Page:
Cycling | 2 comments
By Jill Barker
Spring cycling can be fraught with pebbles, potholes and the mental cobwebs of winter
Spring is in the air, and as cooler climates begin warming up for the spring and summer, interesting business concepts that cater to spring activities and interests take on a whole new appeal.
On the road again!
Gently return to pedal power
An early start to the season is every cyclist’s dream. After long months spent out of the saddle, however, enthusiasm often overcomes common sense. According to Michelle Paiement, fitness instructor, personal trainer and the 2007 Masters National Road Champ (she missed the 2008 title by inches), spring cycling isn’t about racking up the miles on your bike. Instead, spend the time getting your feel for riding back.
Spring signals the time of year when both cyclist and motorist relearn how to share the road. Motorists have fallen out of the habit of looking for cyclists at intersections and stop signs, so proceed with caution. Breezing through a stop sign is always risky for a cyclist, but even more so this early in the season.
Cyclists and motorist have to relearn how to share the road again
Keep the right side of the road
That lapse in on-road judgment holds true for cyclists as well — especially among those who’ve been diligent about keeping their cycling legs in shape at the gym. Indoor cycling doesn’t demand the same attention to what’s around you, so it may take a while to refocus your attention.
Then, of course, there’s the shape of the roads at this time of year. Potholes big enough to swallow your bike whole, and a buildup of sand, dirt and debris along the side of the road can turn a leisurely cycle into a dangerous slalom. Add to these hazards the occasional ice patch; a sure thing on mornings that follow a mild day and a cold night, and you can understand why spring cycling has its own set of challenges.
Paiement suggests cyclists check out their favorite route by car before heading out on the bike. Lots of bike paths and rural roads might still be snow-and ice-covered, so don’t assume just because your street is clear that the snow has melted everywhere. It’s also wise to delay your morning ride until the sun has time to thaw any ice that lurks along the side of the road.
Those large fluctuations in temperature can keep a cyclist guessing when it comes to choosing the right wardrobe.
Winter clothing – choosing the right wardrobe is important
Lots of layers is the answer — including essentials such as gloves, booties and a cap for under your helmet. And as always, make sure your clothing is bright and can be easily seen. When it comes to cycling, there is no such thing as too gaudy. If you’re looking for a new kit, here are several links to on-line shops with huge selection of professional cycling clothing:
Radsport Bekleidung: http://www.radsportbekleidung.com/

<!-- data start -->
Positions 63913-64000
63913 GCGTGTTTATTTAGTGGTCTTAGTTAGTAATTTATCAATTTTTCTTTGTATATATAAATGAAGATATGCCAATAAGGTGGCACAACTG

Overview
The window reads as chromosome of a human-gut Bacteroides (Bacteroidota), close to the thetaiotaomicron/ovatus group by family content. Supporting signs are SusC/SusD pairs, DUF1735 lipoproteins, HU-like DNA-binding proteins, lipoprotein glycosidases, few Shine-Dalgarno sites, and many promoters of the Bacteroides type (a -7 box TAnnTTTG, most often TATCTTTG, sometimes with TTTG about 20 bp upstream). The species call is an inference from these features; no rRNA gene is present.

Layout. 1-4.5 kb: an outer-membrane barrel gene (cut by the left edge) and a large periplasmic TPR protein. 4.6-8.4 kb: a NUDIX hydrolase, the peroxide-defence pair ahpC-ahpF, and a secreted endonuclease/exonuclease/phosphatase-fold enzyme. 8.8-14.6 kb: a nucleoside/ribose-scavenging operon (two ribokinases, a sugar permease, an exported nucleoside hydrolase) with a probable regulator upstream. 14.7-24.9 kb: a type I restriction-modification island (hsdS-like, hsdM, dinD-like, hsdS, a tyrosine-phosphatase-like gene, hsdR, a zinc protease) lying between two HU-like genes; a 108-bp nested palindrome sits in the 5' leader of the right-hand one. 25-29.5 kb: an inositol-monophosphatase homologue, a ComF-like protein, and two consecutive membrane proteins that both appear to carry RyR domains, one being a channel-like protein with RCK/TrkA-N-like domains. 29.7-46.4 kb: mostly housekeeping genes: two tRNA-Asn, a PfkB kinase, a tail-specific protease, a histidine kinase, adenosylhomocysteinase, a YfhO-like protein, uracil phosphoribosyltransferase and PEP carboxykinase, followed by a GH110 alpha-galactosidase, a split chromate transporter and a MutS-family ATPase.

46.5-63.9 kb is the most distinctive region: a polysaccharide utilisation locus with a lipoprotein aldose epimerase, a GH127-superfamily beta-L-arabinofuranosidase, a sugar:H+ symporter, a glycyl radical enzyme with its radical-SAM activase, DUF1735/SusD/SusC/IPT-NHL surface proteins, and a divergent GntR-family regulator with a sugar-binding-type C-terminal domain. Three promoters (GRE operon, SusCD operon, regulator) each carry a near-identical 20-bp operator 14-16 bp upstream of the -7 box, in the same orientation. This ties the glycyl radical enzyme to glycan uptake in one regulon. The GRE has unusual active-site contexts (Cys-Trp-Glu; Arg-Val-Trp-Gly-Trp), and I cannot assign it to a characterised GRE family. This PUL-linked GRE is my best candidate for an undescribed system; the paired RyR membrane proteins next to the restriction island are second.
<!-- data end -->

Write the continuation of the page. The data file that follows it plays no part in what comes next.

Pro Bike Kit: http://www.probikekit.com/ca/
Total Cycling: http://www.totalcycling.com/
Prendas Ciclismo: http://www.prendas.co.uk/
If you’re hauling your bike out of the garage for the first time, give it a quick tune-up to make sure it’s road worthy. Pump up the tires, clean and oil your chain and check the brakes. Spending those extra few minutes checking out your equipment can spare you an unexpected walk home.
Purchase set of winter clothing – If you live in Alberta, get all of it!
When you do get on the bike, rein in that early season eagerness to prove you haven’t lost anything over the winter months. Limit your mileage and don’t push too high a gear. Go easy, and all you’ll feel the next morning are a few muscles you haven’t worked in a while. Go too hard and don’t be surprised if your neck and back feel the effects of too long a ride.
This advice holds true even for those who have been diligently working out all winter. Riding on the road is very different from riding indoors, so don’t be fooled into thinking that spinning can replace the real thing.
Spring time: on the road again
“There are no vibrations, bumps or potholes indoors,” says Paiement, noting that it’s normal for your butt to be sore after those first few rides. You might also feel it in your hands, so padded gloves are an asset early in the season.
Paiement’s advice is to concentrate on building an aerobic base by slowly increasing mileage and your cycling fitness. That means leaving the sprints and hill repeats until you’ve accumulated lots of easy miles. Building that base should be done gradually. The cardinal rule when it comes to exercise progression is not to increase mileage or intensity more than 10% a week. Any more and you increase risk of injury and compromise long-term goals.
Your body isn’t the only thing that needs looking after: your bike also has special needs. The salt left on the roads is corrosive and will eat away at your bike. Clean off your bike after each ride. Wipe away any dirt with a rag and use a mild window cleaner for anything that doesn’t rub off.
Quick tune-up and spring cleaning
Make chain look like new
If you’re lucky and happen to have a second bike, use your backup model until the streets are cleaner and the potholes patched. You’ve waited months to get back on your bike, so relax, and don’t spoil your spring by putting you or your bike through the wringer.
Back on the bike and relax
Hope to see you on the road.
Follow Zdenko’s Corner on Facebook !
Tags: Coaching staff